Table 1:

Summary of literature.



In 2020, Aoki et al. reviewed 580 cases of lumbar spondylosis; 37 (6.4%) patients had spondylolysis, with 19 of 37 additionally demonstrating spondylolisthesis (51.4%) [ Table 1 ].[ 1 ] They emphasized that spondylolysis/spondylolisthesis defects were most typically reported in adolescent male athletes. Notably, these are the patients who may be specifically targeted for canal distraction/decompression with XLIF/MI XLIF supplemented with posterolateral fusions (PLF) performed utilizing pedicle screw instrumentation as these combined procedures offer preservation of the posterior elements.


In select patients with isthmic spondylolysis/ spondylolisthesis, XLIF/MI XLIF may be combined with posterolateral instrumented pedicle screw fusions to provide simultaneous anterior indirect canal decompression with posterior stabilization/fusion (PLF).[ 20 ] This combination of procedures avoids disruption of the posterior elements (i.e. facet joints, laminae, spinous processes) [ Table 1 ].[ 20 ] In Tamburrelli et al. (2018), MI XLIF were performed to address isthmic spondylolysis with spondylolisthesis, and were effectively supplemented with percutaneous pedicle screw fusions (PLF). This provided; “a reliable and safe option to the most common open procedures,” that usually included TLIF, while allowing for “good correction of the listhesis.”[ 20 ]


For multiple series, the incidence of BPs attributed to XLIF/MI XLIF ranged between 0.03% to 12.5%; this left us questioning the true incidence of this surgical error [ Table 1 ].[ 2 , 7 , 9 , 15 , 17 , 19 , 21 , 22 ] Specifically, BPs occurred in one case report, and with higher numbers of cases reported in other clinical series [ Table 1 ].[ 2 , 5 , 7 , 9 , 15 , 17 , 19 , 21 , 22 ] In 2015, Balsano et al. described a 70-year-old male who, following a L3-L4/ L4-L5 XLIF, developed a BP.[ 2 ] Tormenti et al. (2010) found 1 (12.5%) BP occurring after performing just 8 MI XLIF (2007–9).[ 21 ] Uribe et al. (2015) noted that out of 13, 004 MI XLIF, there were 11 BPs. [ 22 ] Surgeons in this study were experienced with XLIF/MI XLIF as they had performed between 11 to 50 cases or over 50 cases.[ 22 ] When Fujibayashi et al. (2017) looked at 1995 patients undergoing XLIF with another 1003 having oblique lateral lumbar interbody fusions (OLIF), there was just one case (0.03% of 2988 patients) of a BP.[ 7 ] Paterakis et al. (2018) later found that 1 of 12 patients (8.3%) undergoing XLIF for degenerative scoliosis sustained a BP (i.e. treated with a primary resection/anastomosis).[ 15 ] In 2018, Siasos et al. documented 31 BPs; 10 occurred after MI lumbar operations; (i.e. XLIF, anterior, lumbar interbody fusion [ALIF], and transforaminal lumbar interbody fusion [TLIF}), while 18 followed lumbar diskectomies/ microdiskectomies).[ 18 ] In 2019, Rustagi et al. found 3 (0.5%) of 590 XLIF resulted in BP.[ 17 ] Finally, Hwang et al. (2021) determined that 2 of 140 LLIF resulted in BP.[ 9 ]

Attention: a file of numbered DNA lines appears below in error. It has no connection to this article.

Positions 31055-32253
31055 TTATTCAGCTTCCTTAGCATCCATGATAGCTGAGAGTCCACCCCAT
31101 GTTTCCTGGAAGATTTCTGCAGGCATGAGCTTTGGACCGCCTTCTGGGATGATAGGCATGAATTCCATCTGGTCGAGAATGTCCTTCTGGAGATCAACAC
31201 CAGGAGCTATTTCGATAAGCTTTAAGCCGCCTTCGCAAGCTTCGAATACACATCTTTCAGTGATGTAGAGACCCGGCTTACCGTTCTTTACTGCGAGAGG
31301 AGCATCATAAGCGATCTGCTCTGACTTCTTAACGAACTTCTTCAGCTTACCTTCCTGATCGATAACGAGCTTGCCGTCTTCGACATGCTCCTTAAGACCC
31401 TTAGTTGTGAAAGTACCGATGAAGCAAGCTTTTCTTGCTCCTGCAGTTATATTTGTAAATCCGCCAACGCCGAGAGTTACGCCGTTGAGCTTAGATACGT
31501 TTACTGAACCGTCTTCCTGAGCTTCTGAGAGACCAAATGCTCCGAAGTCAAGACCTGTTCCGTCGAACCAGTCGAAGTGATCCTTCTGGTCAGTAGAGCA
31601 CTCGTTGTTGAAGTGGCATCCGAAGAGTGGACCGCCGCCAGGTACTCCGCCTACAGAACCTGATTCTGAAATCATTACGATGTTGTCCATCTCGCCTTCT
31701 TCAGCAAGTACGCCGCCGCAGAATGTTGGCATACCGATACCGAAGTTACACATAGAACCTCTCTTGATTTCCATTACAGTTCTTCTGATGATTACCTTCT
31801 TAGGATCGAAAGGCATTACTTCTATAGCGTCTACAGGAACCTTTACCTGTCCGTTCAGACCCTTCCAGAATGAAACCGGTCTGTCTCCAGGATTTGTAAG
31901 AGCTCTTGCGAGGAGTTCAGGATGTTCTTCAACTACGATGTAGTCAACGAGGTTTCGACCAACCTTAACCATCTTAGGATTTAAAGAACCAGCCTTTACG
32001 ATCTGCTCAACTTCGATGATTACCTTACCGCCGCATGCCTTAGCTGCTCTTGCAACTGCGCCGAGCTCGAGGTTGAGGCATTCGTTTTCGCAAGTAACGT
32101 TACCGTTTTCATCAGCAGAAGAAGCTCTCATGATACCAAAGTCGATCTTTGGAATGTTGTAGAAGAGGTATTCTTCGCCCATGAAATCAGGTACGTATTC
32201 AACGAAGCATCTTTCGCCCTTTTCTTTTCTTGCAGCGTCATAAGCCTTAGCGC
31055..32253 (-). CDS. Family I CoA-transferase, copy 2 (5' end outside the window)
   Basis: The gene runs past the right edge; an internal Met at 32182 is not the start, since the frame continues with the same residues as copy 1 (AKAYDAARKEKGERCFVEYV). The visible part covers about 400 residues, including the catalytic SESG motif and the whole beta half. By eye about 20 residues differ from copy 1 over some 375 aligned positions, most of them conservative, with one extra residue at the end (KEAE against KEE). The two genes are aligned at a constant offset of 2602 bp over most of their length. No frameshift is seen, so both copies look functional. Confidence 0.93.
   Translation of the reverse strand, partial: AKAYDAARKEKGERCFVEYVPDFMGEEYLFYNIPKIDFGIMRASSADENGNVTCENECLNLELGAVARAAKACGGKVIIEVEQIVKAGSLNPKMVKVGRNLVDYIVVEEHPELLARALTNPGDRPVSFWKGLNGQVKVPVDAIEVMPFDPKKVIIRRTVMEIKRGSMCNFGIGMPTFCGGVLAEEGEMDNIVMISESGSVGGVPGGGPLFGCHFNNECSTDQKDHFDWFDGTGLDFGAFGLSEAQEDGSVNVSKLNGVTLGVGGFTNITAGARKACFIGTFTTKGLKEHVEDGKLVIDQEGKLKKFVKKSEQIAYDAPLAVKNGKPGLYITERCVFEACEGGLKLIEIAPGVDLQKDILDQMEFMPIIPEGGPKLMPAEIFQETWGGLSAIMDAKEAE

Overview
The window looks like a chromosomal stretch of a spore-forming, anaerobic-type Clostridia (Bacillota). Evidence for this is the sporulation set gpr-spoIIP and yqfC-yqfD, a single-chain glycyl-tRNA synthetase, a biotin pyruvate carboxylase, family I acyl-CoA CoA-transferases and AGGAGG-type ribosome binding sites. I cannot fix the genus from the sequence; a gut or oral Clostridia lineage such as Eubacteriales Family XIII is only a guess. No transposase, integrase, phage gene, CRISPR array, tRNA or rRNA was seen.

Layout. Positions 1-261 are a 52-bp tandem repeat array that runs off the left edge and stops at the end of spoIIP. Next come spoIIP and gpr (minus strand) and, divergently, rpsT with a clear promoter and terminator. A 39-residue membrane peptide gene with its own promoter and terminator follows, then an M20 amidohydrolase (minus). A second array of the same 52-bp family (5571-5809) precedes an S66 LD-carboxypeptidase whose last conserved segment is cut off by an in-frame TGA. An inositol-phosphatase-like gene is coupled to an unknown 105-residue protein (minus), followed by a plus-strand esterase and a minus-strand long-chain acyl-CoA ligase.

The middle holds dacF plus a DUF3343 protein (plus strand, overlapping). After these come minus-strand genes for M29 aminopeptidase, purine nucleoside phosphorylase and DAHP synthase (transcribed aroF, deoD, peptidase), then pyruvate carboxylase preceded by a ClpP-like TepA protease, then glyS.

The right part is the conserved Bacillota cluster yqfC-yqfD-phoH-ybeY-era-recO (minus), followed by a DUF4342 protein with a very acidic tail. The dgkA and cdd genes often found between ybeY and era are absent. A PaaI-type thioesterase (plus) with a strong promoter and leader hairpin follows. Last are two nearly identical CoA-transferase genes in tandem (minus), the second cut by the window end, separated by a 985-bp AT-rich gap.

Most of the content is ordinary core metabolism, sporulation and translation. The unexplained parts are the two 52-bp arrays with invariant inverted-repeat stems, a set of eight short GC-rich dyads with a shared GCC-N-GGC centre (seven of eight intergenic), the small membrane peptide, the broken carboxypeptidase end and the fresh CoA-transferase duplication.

Four clinical series, involving between 23 and 96 patients per study, did not discuss BP as occurring following XLIF/ MI XLIF [ Table 1 ].[ 8 , 10 , 16 , 18 ] In a prospective, multicenter combined randomized/observational series, Isaacs et al. (2016) looked at the 2 year outcomes for 1–2 adjacent-level L1-L5 MI XLIF (29 patients) versus MI TLIF (26 patients).[ 10 ] These were performed to address degenerative spondylolisthesis and stenosis; no bowel perforations were observed.[ 10 ] When Segawa et al. (2017) assessed the safety/ efficacy of microendoscopic 1–3 level XLIF performed in 96 patients, they reported no BPs or vascular injuries.[28] They attributed this to the introduction of the microendoscopy technique.[ 18 ] When Pereira et al. (2017) evaluated 23 XLIF, they too encountered no BPs.[ 16 ] Additionally, no BPs were cited in the Hiyama et al. series that compared the complications of 62 MI XLIF versus 44 MI TLIF.[ 8 ] Of interest, they also found that XLIF operations were nearly 1/3 shorter than TLIF, the average blood loss of MI XLIF was reduced by 2/3, while the XLIF/MI XLIF procedures offered the benefit of preserving the posterior elements.[ 8 ]